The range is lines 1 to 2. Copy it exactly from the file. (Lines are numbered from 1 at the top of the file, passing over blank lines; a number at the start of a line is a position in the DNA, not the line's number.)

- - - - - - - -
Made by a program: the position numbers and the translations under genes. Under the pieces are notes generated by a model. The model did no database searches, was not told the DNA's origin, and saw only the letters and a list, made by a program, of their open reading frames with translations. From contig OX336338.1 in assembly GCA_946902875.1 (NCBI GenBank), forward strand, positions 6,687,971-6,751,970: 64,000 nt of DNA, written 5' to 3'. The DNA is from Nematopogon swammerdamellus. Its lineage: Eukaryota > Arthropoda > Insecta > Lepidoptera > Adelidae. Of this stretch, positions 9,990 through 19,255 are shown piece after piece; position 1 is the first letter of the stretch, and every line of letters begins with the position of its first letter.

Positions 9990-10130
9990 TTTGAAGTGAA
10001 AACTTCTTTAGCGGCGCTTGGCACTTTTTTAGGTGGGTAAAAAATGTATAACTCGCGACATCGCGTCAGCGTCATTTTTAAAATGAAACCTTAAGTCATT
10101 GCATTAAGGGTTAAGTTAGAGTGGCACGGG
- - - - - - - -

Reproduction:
Made by a program: the position numbers and the translations under genes. Under the pieces are notes generated by a model. The model did no database searches, was not told the DNA's origin, and saw only the letters and a list, made by a program, of their open reading frames with translations. From contig OX336338.1 in assembly GCA_946902875.1 (NCBI GenBank), forward strand, positions 6,687,971-6,751,970: 64,000 nt of DNA, written 5' to 3'. The DNA is from Nematopogon swammerdamellus. Its lineage: Eukaryota > Arthropoda > Insecta > Lepidoptera > Adelidae. Of this stretch, positions 9,990 through 19,255 are shown piece after piece; position 1 is the first letter of the stretch, and every line of letters begins with the position of its first letter.

Positions 9990-10130